Sunday, 28 August 2016


YANKEV ZIPER (YAAKOV ZIPPER) (October 10, 1900-April 15, 1983)
            The adopted name of Yankev Shtern, he was born in Shebreshin (Szczebreszyn), near Zamość, Poland.  From his early childhood he lived in the town of Tishivits (Tyszowce), near Lublin, where his father, author of a number of Hebrew-language religious works, was the ritual slaughterer, kosher examiner, and rabbinical judge.  He studied in religious elementary school, and later Talmud with commentaries with his father.  He studied Polish and German with private tutors.  In 1919 he left Tyszowce and lived illegally in Volhynia.  During the Bolshevik attack on Poland (summer 1920), he was sentenced by Poles to be shot, but he was saved thanks to bail provided by Jews of the town of Hrubishev.  He was an active member of “Heḥaluts” (The pioneer), Tseire-Tsiyon (Young Zionists), and the right Labor Zionists.  He was a member of the Culture Commission of the professional association in Ludmir (Volodymyr Volynskyy), Volhynia; later, he was a member of the Jewish National Workers’ Alliance in America.  From 1925, he was working as a Yiddish and Hebrew teacher in Canada and director of the Montreal Jewish Peretz School.  From 1930 to 1934, he served as director of the Winnipeg Peretz School, and afterward once again was a teacher in Montreal.  He debuted in print with a short piece entitled “Tsu shaleshudes” (The third Sabbath meal) in Polyeser shtime (Voice of Polesia) in Brisk (Brest) in 1923.  He subsequently published stories, poems, and articles in: Shprotsungen (Young sprouts) and in Hebrew in Hakokhav (The star)—in Warsaw; Unzer shtime (Our voice) in Chelm; Grininke beymelekh (Little green trees) and Der khaver (The friend)—in Vilna; Brisker vokhnblat (Brisk weekly newspaper) and Keneder odler (Canadian eagle) in Montreal; Dos idishe vort (The Yiddish word) in Winnipeg; Lid (Poem) and Bekher (Cup) in Los Angeles; Kultur (Culture), Shul-pinkes (School records), and Oyfbroyz (Spurt) in Chicago; Di idishe velt (The Jewish world) in Vancouver; Di vokh (The week), Idish (Yiddish), Tsukunft (Future), Oyfkum (Arise), Der idisher kemfer (The Jewish fighter), Kinder-zhurnal (Children’s magazine), Kinder tsaytung (Children’s newspaper), Vayter (Further), Afn shvel (At the threshold), and Bitaron (Fortress), among others—in New York; Haolam (The world) in Jerusalem; Hatsofe (The spectator) in Tel Aviv; Argentiner beymelekh (Little Argentinian trees) in Buenos Aires; Proletarisher gedank (Proletarian idea) in Toronto; Oyfgang (Arise) in Bucharest; and more.  Among his books: Geven iz a mentsh, finf mayses funem lebn fun r. yisroel bal-shem tov, der besht (He was a man, five tales from the life of R. Yisroel Bal-Shem Tov, the Besht) (Montreal: Ḥaverim, 1940), 167 pp., also appeared in a Hebrew edition as Ish haya baarets, ḥamisha sipure maasiyot shebahen mesupar miktsat ḥayaṿ shel r. yisrael ben eliezer hamekhune habesht (Tel Aviv, 1955); Af yener zayt bug (On the other side of the Bug [River]) (Montreal: Ḥaverim, 1946), 283 pp., in Hebrew as Meever hanahar bug (Tel Aviv, 1957), 367 pp.; Tsvishn taykhn un vasern (Between lakes and waters) (Montreal, 1961), 428 pp.; Kh’bin vider in mayn khorever heym gekumen (I’ve returned again to my devastated home) (Montreal, 1965), 80 pp.; In di getseltn fun avrom (In the tents of Abraham) (Montreal, 1973), 156 pp.; Fun nekhtn un haynt (Of yesterday and today) (Montreal, 1978), 347 pp.; Araynblikn in yidish-literaraishn shafn (Insights into Yiddish literary creation) (Montreal, 1983), 329 pp.  He was editor of: Kanader vokhnblat (Canadian weekly newspaper) in Montreal (1926-1927); Pinkes tishivits (Records of Tyszowce) (Tel Aviv, 1970), 324 pp.; with Kh. Shpilberg, Kanader yidisher zamlbukh (Canadian Jewish anthology) (Montreal, 1982), 499 pp., 172 pp. in English.  He used such pen names as: Y. Sh-n, Alef, Yitskhok Shternberg, and Y. Gitles.  He served as a delegate to the second World Jewish Culture Congress in New York in 1959.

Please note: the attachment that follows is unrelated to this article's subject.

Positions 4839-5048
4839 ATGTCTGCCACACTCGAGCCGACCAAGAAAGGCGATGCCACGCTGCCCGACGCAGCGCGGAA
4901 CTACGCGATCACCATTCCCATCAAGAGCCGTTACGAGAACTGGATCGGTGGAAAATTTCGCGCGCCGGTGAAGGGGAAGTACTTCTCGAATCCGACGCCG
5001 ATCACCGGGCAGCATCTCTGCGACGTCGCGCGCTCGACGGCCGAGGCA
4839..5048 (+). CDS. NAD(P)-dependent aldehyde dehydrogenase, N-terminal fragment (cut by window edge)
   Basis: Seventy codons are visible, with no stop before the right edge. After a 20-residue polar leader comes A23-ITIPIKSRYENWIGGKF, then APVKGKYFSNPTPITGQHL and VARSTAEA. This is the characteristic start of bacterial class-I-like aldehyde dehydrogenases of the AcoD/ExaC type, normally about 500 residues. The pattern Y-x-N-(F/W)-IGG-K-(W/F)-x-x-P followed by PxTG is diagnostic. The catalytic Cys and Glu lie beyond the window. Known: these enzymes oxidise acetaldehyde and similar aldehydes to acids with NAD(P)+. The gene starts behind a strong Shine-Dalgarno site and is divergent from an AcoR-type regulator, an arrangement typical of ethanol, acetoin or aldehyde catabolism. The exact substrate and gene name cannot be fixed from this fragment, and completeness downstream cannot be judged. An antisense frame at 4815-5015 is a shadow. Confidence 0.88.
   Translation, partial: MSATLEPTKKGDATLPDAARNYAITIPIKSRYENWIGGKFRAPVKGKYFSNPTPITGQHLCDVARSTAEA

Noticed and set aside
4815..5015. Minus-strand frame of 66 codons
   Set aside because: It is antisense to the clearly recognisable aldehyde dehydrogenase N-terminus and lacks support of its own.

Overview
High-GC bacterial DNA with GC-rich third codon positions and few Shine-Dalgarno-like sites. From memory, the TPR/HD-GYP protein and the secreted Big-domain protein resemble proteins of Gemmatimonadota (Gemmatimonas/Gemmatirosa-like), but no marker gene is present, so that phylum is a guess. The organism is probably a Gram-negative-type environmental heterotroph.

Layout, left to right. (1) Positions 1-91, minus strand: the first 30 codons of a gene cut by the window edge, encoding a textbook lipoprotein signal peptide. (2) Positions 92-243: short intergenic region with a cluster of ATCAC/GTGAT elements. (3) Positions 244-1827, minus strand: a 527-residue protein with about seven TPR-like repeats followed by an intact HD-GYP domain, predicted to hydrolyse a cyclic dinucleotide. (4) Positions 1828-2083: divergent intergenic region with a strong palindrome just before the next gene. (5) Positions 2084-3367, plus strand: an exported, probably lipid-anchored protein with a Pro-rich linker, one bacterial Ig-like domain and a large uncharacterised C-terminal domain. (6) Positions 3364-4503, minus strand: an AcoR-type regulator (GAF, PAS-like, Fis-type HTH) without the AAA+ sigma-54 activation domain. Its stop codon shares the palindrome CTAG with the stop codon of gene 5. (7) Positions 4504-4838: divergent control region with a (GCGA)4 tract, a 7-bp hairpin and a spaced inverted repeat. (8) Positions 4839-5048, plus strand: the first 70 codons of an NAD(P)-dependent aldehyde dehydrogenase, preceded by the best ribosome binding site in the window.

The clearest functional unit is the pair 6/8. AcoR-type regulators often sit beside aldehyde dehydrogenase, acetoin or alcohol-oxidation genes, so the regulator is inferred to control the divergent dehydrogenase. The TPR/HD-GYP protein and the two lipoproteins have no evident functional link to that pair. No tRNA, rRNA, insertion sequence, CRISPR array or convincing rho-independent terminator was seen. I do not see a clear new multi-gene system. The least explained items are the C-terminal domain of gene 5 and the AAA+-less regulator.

Sources: Kh. M. Kayzerman, in Keneder odler (Montreal) (December 27, 1940); Shmuel Niger, in Tog (New York) (May 1941); Y. Entin, in Idisher kemfer (New York) (September 19, 1941); Dr. A. Mukdoni, in Tog-morgn-zhurnal (New York) (October 1941); Y. Y. Sigal, in Keneder odler (February 11, 1946); Meylekh Ravitsh, in Keneder odler (October 21, 1946); Avrom Reyzen, in Di feder (New York) (1949); L. Shpizman, in Geshikhte fun der tsienistisher arbeter-bavegung fun tsofn-amerike (History of the Zionist labor movement in North America) (New York, 1955); Sh. Belkin, Di poyle tsien bavegung in kanade (The Labor Zionist movement in Canada) (Montreal, 1956); Sh. Slutski, Avrom reyzen biblyografye (Avrom Reyzen’s bibliography) (New York, 1956), no. 320; Gita Avigdor, in Moshe (Tel Aviv) (September 20, 1957); M. Ungerfeld, in Hatsofe (Tel Aviv) (Sivan 22 [= June 21], 1957); Y. Medresh, in Keneder odler (September 25, 1959); Y. Rabinovitsh, in Keneder odler (November 2, 1959).

[Additional information from: Berl Kagan, comp., Leksikon fun yidish-shraybers (Biographical dictionary of Yiddish writers) (New York, 1986), col. 265.]

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